The Natural History Museum Grade I listed Waterhouse Building is a national treasure in its own right. The grounds around the building, as well as its amenities, are set to be redeveloped – planning permission was recently granted. Deloitte provided extensive advice and coordination of the applications for planning permission – including stakeholder engagement strategy.
The Natural History Museum first opened in 1881, following the UK Government’s acquisition of 71,000 items of interest following the death of their collector, Sir Hans Sloane. The items were first held in the British Museum, but the museum was deemed too small for the ever growing collection of natural history curiosities by Sir Richard Owen, who took over directorship of the museum in 1856. Owen persuaded the UK Government to establish a new museum, for which Albert Hall architect Francis Fowke was commissioned in 1864. Following Fowke's unexpected death a year later, Alfred Waterhouse took over the task. The building, in Romanesque architecture at the South Kensington site was constructed out of terracotta to survive the harsh London environment. Today the Natural History Museum has more than 80 million specimens spanning billions of years and is visited each year by more than 5 million people.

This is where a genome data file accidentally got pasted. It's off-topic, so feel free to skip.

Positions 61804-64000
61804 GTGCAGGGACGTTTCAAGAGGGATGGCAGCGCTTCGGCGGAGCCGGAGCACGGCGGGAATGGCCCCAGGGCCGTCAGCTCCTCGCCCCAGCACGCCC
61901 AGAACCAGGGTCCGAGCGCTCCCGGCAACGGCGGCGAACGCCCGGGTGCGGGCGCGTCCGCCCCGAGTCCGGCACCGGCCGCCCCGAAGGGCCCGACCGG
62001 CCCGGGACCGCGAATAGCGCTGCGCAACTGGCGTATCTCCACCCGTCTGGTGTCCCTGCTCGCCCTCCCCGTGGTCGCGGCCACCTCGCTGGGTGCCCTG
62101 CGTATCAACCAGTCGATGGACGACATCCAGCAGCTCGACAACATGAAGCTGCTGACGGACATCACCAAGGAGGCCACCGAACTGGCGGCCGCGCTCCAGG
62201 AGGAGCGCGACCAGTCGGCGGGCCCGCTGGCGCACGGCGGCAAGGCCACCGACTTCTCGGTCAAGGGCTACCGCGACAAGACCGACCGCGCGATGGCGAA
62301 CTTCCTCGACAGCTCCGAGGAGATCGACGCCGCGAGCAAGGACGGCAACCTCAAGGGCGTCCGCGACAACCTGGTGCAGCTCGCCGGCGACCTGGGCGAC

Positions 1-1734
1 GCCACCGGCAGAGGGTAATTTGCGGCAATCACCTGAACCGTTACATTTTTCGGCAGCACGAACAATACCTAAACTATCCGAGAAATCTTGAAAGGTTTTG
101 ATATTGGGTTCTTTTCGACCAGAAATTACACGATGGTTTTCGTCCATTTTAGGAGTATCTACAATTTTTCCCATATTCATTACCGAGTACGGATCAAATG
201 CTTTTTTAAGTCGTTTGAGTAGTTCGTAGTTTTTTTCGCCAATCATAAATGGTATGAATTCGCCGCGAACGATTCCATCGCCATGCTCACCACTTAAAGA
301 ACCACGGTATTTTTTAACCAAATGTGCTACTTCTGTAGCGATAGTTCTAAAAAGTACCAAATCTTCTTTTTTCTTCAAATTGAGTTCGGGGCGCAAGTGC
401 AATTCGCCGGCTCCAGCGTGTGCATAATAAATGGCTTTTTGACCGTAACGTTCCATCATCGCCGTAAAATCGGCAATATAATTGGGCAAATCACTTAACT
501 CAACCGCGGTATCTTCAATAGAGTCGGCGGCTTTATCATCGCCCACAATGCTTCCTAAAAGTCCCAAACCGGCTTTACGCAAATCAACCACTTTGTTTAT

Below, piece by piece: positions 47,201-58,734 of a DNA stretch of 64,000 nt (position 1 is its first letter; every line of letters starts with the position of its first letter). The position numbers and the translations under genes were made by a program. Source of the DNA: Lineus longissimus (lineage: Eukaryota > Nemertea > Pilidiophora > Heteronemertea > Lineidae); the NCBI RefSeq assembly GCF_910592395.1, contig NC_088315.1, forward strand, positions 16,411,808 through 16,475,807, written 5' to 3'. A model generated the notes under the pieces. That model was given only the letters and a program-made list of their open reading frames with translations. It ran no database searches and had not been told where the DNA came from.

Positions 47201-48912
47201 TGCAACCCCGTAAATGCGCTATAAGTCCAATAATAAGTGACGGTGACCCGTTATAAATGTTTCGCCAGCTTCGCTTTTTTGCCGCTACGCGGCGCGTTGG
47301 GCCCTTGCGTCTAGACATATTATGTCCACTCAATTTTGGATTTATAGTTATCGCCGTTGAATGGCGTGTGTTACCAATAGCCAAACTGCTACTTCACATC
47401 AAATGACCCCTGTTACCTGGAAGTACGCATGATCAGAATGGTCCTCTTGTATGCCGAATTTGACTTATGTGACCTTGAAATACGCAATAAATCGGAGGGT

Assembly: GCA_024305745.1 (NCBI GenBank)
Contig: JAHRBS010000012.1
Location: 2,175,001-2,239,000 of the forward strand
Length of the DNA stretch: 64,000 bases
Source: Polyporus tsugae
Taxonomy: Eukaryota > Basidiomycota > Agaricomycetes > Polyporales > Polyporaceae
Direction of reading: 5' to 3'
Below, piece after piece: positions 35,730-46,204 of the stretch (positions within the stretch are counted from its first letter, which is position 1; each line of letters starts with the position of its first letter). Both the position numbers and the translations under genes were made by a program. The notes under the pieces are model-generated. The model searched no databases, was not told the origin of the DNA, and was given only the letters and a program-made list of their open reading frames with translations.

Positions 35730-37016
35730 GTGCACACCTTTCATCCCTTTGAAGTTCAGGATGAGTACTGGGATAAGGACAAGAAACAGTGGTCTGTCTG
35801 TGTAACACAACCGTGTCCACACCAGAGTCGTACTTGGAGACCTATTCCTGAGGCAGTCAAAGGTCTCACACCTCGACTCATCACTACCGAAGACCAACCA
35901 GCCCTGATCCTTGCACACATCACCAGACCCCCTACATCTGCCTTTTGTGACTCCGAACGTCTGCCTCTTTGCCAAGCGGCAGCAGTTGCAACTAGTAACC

While the building has stood the tests of time, the extensive grounds around the museum are to see significant redevelopment. The work will involve the creation of a unified landscape around the South Kensington site, which will, besides a significant upgrade of the grounds by way of new paths, ponds, terraces, meadows and biodiverse planting, gain a new civic square, shop and restaurant; and a new step-free entrance to the Museum from the South Kensington station tunnel. The centre piece of the redeveloped grounds will be a life size model of ‘Dippy’ the diplodocus, who will be found grazing in a new ‘Jurassic planting scheme’.
Planning permission for the redevelopment was recently granted, advised on by Deloitte Real Estate’s planning team. The firm coordinated the applications for planning permission, which included leading stakeholder engagement strategy. The proposed redeveloped was created, over a two year period, by Niall McLaughlin Architects and Kim Wilkie Landscape Architects.
Adam Donovan, Assistant Director at Deloitte Real Estate, comments, “This planning permission represents two years of close consultation with Royal Borough of Kensington and Chelsea, local residents and a range of stakeholders. The innovative scheme provides a comprehensive landscape masterplan for the museum whilst providing a sensitive setting for the Grade I listed Waterhouse Building.”